Students achieve best success at international physics competition

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Student teams from Xi’an Jiaotong-Liverpool University have achieved unprecedented success at an international physics competition.

XJTLU student teams won three silver and nine bronze medals according to the results of the 10th University Physics Competition.

The University Physics Competition is an international contest for undergraduate students, who work in teams of three at their home colleges and universities all over the world. The competition involves analysing a real-world scenario using the principles of physics, with a 48 hour period granted in which to interpret their plans on paper.

Dr Mattheus Bartholomeus Nicolaas Kouwenhoven from the Department of Physics at XJTLU explained how the competition has a real-world approach.

“During the University Physics Competition 2019, each of the problems has no perfect solution, there is not even a single solution,” said Dr Kouwenhoven.

“Just like in the real world, a creative approach and out-of-the box thinking allows for the developments of the best results.

“XJTLU aims to provide the research-led teaching environment that allows students to creatively solve real-world problems.

“These skills are exactly those that are required for finding creative solutions to the problem sets assigned during the University Physics Competition,” added Dr Kouwenhoven.

Deming Li (pictured below, right in the front), a Year Two student studying BEng Mechatronics and Robotic Systems at XJTLU, is chairman of XJTLU Physics Club and a member of the team that won a silver medal.

(Picture above: group photo of part students from XJTLU Physics Club)

He and two other team members, Yezhang Li and Yuhan Hou studying BSc Applied Mathematics, combined their different talents and skills to full effect during the competition.

“Together we went through the whole process of problem analysis and model construction, then Yezhang dealt with the code, Yuhan did the literature review and I wrote the paper,” said Deming.

Out of the two problems assigned as part of the competition; A: Protecting Travellers to Mars, and B: Design a Rollercoaster, Deming’s team chose the first.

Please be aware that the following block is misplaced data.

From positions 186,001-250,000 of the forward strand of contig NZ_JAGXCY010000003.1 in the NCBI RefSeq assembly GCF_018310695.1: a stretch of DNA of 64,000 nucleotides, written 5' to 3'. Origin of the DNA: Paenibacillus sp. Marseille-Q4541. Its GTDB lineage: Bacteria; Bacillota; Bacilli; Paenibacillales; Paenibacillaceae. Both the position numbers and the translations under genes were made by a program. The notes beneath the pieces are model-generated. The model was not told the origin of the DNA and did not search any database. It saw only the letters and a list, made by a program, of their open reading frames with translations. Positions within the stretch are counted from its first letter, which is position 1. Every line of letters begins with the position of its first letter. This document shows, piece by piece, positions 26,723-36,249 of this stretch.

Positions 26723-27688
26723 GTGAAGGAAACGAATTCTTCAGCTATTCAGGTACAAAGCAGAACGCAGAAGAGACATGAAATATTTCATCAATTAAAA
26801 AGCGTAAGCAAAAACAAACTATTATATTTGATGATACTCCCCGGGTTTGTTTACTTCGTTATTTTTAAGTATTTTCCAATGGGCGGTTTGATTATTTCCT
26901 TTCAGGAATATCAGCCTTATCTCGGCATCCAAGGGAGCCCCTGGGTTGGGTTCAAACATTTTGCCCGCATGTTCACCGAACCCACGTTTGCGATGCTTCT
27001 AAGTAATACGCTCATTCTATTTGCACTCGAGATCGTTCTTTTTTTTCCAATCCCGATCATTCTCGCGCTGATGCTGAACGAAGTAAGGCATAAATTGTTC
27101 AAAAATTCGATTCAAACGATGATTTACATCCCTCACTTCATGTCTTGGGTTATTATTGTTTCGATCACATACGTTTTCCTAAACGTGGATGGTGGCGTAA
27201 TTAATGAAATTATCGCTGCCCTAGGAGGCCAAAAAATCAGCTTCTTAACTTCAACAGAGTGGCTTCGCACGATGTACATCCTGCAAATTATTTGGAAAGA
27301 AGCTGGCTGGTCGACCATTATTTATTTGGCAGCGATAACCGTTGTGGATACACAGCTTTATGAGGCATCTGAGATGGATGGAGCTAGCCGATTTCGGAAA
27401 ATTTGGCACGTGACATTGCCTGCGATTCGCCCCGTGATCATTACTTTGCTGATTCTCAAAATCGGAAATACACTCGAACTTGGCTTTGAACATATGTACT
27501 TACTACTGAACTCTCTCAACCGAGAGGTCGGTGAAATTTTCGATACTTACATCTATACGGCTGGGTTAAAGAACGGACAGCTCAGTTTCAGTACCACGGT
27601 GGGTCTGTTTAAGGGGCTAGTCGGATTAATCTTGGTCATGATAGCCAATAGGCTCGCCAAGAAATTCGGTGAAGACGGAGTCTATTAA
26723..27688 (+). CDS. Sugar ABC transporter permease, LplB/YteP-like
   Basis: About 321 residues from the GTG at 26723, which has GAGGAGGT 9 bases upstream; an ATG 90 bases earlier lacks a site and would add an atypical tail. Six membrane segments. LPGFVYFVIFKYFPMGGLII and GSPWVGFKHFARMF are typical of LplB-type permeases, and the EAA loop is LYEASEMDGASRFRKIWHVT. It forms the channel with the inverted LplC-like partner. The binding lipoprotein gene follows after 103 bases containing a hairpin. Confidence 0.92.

“We included both active and passive protection in our plan in order to improve the radiation-proof effect,” said Deming.

“The spacecraft is covered with coating and connected with an external electric field protection device.It also has a retractable solar panel for power supply.

“All of these are designed to maximise the weight to satisfy the requirements of the competition.”

(Picture above: Dr Kouwenhoven preparing the students for the competition)

The team directors could offer students guidance before the competition started but once the tasks were posted and the 48- hour period began, the students had to work all by themselves.

Dr Kouwenhoven and Dr Xiaoying Pang organized a series of lectures and trainings concerning the competition, which attracted many students who are interested in physics.

Deming outlined the skills that students taking part in the competition need to attain.

“First, we need to lay a solid ground in physics through the classes, accumulateour understanding of physical models, and improve our analytical capability of real-world problems by obtaining more knowledge outside the classes.

“Moreover, previously acquired programming and 3Dgraphic skills are also very helpful.”

Besides Deming’s team, two other from XJTLU won silver medals at the 10thUniversity Physics Competition.

One group comprised Zihan Liu studying BSc Economics and Finance, Zihan Zhou and Yufei Fan studying BSc Mathematics. The other group included Yingwanli Wang studying BEng Civil Engineering, Ran Zhang from the Industrial Technology cluster and Siyuan Chen from the Mathematical Sciences cluster.

A total of 305 teams from all over the world finished their work and submitted their papers in this competition. Shanghai Jiao Tong University, Tongji University and South University of Science and Technology are among the Chinese medal-winning universities.

By Luyun Shi, Photos provided by Dr Mattheus Bartholomeus Nicolaas Kouwenhoven and Demin Li

Translated by Boqiang Xiao, edited by Guojuan Wang and Will Venn

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